Opec holds back extra supplies

Opec stays it hand on oil supplies despite concerns on Libya.

The Saudi Arabian oil minister Ali al Naimi at yesterday's Internatioal Energy Agency meeting in Riyadh. Fahad Shadeed / Reuters/
Powered by automated translation

RIYADH // Opec held back from releasing extra oil to cover disruptions in Libya as world prices hit their highest level in two years.

Oil producer and consumer nations meeting in Riyadh agreed there was no immediate shortage of oil on world markets, and Saudi Arabia and the UAE said they stood ready to compensate for any future supply gap.

Libya's oil and gas operations were rudderless and vulnerable after days of violence during which production was cut, several senior officials left their posts and banks closed, executives said.

Oil prices hovered near their highest level in two years yesterday. Brent hit $108.70 on Monday, its highest since the onset of the global financial crisis in 2008, and was trading at about $107 in the late afternoon.


More: To read all our stories on the unfolding Libyan situation click here to vist our special topics page.

Extra: For wider coverage of unrest in the Middle East click here.


Mohammed al Hamli, the UAE Minister of Energy, said Opec was worried by the situation in Libya.

"Opec is very responsible, and if the market needs more oil I can assure you it will be delivered," he said. "We are watching very closely the situation. We want just to make sure the markets are well supplied."

Daniel Poneman, the US deputy energy secretary, said rising demand and concerns over the Middle East were driving oil prices higher, but agreed there was no shortage at the moment.

Ali al Naimi, the Saudi oil minister, vouched a prompt response to any shortfall.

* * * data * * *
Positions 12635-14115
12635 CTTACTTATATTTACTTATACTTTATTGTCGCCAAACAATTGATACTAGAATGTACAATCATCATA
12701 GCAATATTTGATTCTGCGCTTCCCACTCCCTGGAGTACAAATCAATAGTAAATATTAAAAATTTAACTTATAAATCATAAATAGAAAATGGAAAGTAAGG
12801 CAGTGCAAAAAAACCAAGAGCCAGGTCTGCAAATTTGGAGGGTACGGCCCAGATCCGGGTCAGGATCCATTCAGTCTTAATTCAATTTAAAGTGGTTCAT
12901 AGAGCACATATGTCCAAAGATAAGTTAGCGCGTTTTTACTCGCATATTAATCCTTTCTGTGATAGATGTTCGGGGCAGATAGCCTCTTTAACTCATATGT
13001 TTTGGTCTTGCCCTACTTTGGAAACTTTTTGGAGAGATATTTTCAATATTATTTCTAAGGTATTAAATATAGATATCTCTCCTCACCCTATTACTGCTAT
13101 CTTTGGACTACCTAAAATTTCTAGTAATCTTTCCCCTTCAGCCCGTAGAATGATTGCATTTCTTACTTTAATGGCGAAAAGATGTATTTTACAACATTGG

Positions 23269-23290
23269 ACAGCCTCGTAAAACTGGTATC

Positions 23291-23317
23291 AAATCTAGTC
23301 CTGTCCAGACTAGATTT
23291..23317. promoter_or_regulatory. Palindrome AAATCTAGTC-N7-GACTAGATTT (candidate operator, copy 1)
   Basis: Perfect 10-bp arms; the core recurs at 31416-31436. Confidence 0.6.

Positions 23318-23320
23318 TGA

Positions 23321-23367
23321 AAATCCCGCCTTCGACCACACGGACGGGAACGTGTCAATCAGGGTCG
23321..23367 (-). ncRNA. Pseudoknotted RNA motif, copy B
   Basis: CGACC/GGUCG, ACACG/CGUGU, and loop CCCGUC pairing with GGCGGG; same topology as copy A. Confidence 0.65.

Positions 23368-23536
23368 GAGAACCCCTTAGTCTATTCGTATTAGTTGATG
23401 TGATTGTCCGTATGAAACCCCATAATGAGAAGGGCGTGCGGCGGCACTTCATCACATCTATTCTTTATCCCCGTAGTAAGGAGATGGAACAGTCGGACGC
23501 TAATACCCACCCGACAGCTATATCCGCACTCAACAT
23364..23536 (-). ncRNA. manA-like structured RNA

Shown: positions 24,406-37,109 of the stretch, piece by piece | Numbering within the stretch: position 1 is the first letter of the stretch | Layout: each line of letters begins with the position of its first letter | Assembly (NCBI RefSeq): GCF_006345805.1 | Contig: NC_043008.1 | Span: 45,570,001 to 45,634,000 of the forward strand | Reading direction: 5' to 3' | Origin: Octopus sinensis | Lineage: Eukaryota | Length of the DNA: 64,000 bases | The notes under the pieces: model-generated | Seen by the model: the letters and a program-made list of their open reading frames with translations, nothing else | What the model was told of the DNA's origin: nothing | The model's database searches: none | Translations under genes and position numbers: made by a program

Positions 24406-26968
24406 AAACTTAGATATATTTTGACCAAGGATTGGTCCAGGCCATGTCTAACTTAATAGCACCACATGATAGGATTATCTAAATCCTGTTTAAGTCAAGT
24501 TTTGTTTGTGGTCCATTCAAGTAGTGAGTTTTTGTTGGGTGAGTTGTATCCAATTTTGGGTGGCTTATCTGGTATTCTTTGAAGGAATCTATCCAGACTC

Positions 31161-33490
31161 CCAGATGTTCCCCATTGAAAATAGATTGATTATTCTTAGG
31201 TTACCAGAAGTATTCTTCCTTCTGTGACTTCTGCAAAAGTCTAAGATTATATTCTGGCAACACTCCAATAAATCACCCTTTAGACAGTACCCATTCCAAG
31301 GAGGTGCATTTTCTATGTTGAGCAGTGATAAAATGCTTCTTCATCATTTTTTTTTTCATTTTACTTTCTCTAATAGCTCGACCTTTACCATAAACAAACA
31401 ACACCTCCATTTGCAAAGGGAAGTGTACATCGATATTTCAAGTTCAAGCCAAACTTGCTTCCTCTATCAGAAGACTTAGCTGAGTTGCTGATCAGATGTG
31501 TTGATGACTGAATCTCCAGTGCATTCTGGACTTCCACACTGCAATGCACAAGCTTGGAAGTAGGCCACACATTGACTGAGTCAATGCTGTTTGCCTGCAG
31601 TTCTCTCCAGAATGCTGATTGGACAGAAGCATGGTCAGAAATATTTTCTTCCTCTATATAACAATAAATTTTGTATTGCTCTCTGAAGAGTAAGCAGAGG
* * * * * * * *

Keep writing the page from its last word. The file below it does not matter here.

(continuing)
"When we see a shortage in supply, we will rectify it immediately. We have the means, the supply, we have the crude oil available," he said.

Libya normally exports 1.4 million barrels of oil per day (bpd) and 370 billion cubic feet of natural gas annually, most of it to Europe. Italy is particularly reliant on Libyan supplies, with 12 per cent of its gas coming from the north African country via a pipeline under the Mediterranean Sea.

Wintershall, the oil and gas exploration arm of BASF, said it was winding down its Libyan oil production of as much as 100,000 bpd.

Eni, the biggest operator in Libya with 252,000 bpd of output in 2009, said it was repatriating non-essential staff but that its operations were unaffected. Several other foreign operators have withdrawn workers and stopped drilling.

A senior executive at a European oil company that produces and trades Libyan crude said his company was unable to export on Monday because Libyan banks were not supplying letters of credit. Several senior Libyan oil officials had left their posts, he said.

Prince Abdulaziz bin Salman bin Abdulaziz Al Saud, Saudi Arabia's assistant to the minister of petroleum, said the world market was amply supplied.

"Stocks are at quite a comfortable level, which is quite reassuring to both producers and consumers," he said. "Saudi Arabia is focused on … how the market balance is. Is it sufficiently supplied? The answer is yes, abundantly. So does the situation warrant any kind of intervention? I don't think so."

Opec currently pumps 29.3 millionbpd. It has 6 million bpd of spare production capacity, mostly in the UAE and Saudi Arabia, after the drastic cuts that followed the financial crisis in 2008.

"Saudi Arabia is focused on a sustainable price rather than episodic price," Prince Abdulaziz said. "Everybody learned a very expensive lesson from 2008. The idea of having a price of $147 which will not last for a month and then prices falling to $35, I would rather go for a range of $70 to $80, which is sustainable and justifiable."

Representatives from oil-importing nations saw a different picture.

"The market is tight," said Nabuo Tanaka, the executive director of the International Energy Agency (IEA), which represents 28 energy importing nations. "If a small disruption happens, it may cause a [price] spike."

Charles Hendry, the UK minister of energy, said higher oil prices were affecting economic growth and pushing consumers towards alternative energy sources.

"We do recognise that high oil prices do have an impact on our economy. They were a contributing factor to the global downturn a couple of years ago, and so we are very worried if prices start going up too high," he said.

The IEA oversees a stockpile of oil equivalent to 90 days of demand in the Organisation for Economic Co-operation and Development, a grouping of the world's most developed economies.

* with agencies